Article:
The way Juliet’s father tells her to thank him no thankings nor proud him no prouds, but get to that church on Thursday and marry Paris or he’ll drag her thither on a hurdle—what kind of father says that to a thirteen-year-old girl? Parents don’t listen.

The kids might be a little quick to act, and goodness knows Romeo should have waited to talk to Friar Laurence before buying that poison. But who can expect patience of such romantic souls? A sad story indeed.

When I hit thirty, and had several years of teaching under my belt, I shifted to the What Can You Expect When Teenagers Behave Like Brats? philosophy: Romeo and Juliet, a couple of kids in a hurry, he doesn’t even bother to drop in on his family, just runs off to crash Capulet’s party, proposes to a girl before the first date, insists on a jumped-up wedding, then gets himself kicked out of the city, and he still hasn’t been home for dinner.

She mouths off to her father, tells him what she will and will not do, and that’s right after he’s told her what a nice husband he’s picked out for her. I mean, if you were a parent and your daughter spoke to you in that tone of voice, would you pat her hand and ask what’s wrong, or would you remind her who’s boss here?

If Romeo had just gone home in the first place, like any decent boy would, instead of running off with his friends, this mess wouldn’t have occurred.

In fact, since Old Montague and Old Capulet had that very afternoon been sworn to keep the peace, they might have arranged a marriage between Romeo and Juliet–formed an alliance that way—and the whole of Verona would have lived happily ever after, and Montague would have been spared the expense of a gold Juliet statue. Paris might have been a little put out at being jilted, but he’d have gotten over it. Kids! They don’t think.

When I hit forty, however, I developed the dogma of the Meddlesome Priest. Friar Laurence has no business performing a secret marriage between two minors without parental consent. He says he wants to promote peace, but he isn’t a diplomat. His field is pharmacology.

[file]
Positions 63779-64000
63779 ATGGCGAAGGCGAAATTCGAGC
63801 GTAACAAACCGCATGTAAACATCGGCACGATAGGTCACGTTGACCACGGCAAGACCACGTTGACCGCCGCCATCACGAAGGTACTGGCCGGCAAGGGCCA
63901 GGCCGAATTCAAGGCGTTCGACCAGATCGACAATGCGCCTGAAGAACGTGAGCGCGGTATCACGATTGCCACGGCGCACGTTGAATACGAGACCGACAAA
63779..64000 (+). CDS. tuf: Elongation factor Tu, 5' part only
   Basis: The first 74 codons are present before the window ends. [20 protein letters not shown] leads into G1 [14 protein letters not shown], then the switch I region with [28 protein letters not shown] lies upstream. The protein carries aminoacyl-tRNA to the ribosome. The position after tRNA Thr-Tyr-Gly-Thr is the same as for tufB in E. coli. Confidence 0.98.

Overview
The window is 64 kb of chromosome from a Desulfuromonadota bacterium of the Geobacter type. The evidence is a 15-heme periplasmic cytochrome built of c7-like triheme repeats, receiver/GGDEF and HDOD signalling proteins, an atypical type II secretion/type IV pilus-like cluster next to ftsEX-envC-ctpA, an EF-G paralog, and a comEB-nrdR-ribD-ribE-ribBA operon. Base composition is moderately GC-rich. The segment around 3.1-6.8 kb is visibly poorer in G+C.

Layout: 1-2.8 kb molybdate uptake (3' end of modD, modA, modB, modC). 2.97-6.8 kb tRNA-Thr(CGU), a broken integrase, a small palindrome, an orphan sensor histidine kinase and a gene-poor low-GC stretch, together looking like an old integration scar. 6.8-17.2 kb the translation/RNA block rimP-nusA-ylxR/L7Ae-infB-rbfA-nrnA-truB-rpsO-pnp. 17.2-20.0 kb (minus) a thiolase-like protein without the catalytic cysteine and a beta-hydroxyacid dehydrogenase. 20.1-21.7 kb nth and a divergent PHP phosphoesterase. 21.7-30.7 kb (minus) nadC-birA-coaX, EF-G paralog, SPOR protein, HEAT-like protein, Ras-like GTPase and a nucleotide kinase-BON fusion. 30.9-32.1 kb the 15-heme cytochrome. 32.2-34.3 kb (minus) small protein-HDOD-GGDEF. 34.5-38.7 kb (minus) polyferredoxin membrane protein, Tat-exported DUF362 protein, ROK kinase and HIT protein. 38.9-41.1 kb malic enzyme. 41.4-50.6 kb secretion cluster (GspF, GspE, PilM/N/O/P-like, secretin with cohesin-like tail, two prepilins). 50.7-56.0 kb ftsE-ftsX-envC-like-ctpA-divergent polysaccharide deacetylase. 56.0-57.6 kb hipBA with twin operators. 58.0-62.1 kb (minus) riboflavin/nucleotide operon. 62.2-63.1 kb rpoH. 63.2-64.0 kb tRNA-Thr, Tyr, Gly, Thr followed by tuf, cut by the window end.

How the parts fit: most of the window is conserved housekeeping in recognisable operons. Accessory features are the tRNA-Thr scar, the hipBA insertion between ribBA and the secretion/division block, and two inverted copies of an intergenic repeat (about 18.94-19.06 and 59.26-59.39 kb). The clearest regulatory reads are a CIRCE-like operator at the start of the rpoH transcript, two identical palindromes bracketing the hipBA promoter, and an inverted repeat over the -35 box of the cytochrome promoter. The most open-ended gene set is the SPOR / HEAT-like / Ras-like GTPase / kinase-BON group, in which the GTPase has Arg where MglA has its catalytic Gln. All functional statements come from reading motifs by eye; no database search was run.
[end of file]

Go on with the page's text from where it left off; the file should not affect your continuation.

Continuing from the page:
Furthermore, when Juliet informs him she’s about to acquire an extra husband, why doesn’t he go right then to her father and tell the man she’s married? Capulet wouldn’t have been pleased, but he’d have gotten over it. Instead, the Friar gives Juliet a sedative and stuffs her into a tomb with a passel of relatives in varying stages of disrepair.

The man appears to mean well, but it’s also possible he intends to take credit for being the brains behind the peace accords. Bunglesome or corrupt—the end is the same. With role models like him, are we surprised that children run amok?

Soon after the last epiphany, I ended my stint as a classroom teacher. I’ve wondered what would have happened if I’d continued to study Romeo and Juliet year after year. Would I have had new insights? Developed new interpretations? Uncovered new layers of meaning?

How much more would I have discovered in Shakespeare’s words? How much more would I have shared with my students?

Would I have continued to teach them respect and reverence? Would I have led them down the primrose path of dalliance and left them mired in levity?

How much more would I have given my students?

How much more would I have seen in myself?

***

Kathy Waller blogs at Telling the Truth, Mainly. Her latest publication is STABBED, written with Manning Wolfe. She lives in Austin and is working on a novel.

Learning from Memoir–Surviving Catastrophe and Loss

by  Renee Kimball

Memoir – noun:  a narrative composed from personal experience  – Merriam Webster Dictionary.

Every memoir reminds us of the faraway and long ago, of loss and change, of persons and places beyond recall  –  Abigail McCarthy

Everything can be taken from a man but one thing: the last of the human freedoms—to choose one’s attitude in any given set of circumstances, to choose one’s own way. –  Viktor E. Frankl

Thirty-five miles south of Austin Texas, is the small rural town where I have lived for over twenty years.  I am still considered an outsider—I was not born here, nor were my “people.”  In mid-January, local social community media posts were largely dismissive of the potential disaster headed our way.

The media had announced the first confirmed case of Covid-19 on January 19, 2020, in Snohomish County, Washington.  Central Texas was slow to acknowledge what was coming. *  Mid-February, stronger warnings in the air; March gusted full of tangy-tangible fear, and hoarding toilet paper became a joke-du-jour.

Then Central Texas’ Covid-19 cases mounted; Stay-At-Home orders followed.  The only entity that was prepared for the looming crisis was the Texas grocery chain H.E.B., and for that, all Texans must remain eternally grateful. ** One day it was garage-sale-car-wash-fund raising small-town normal, then just like that, the world melted.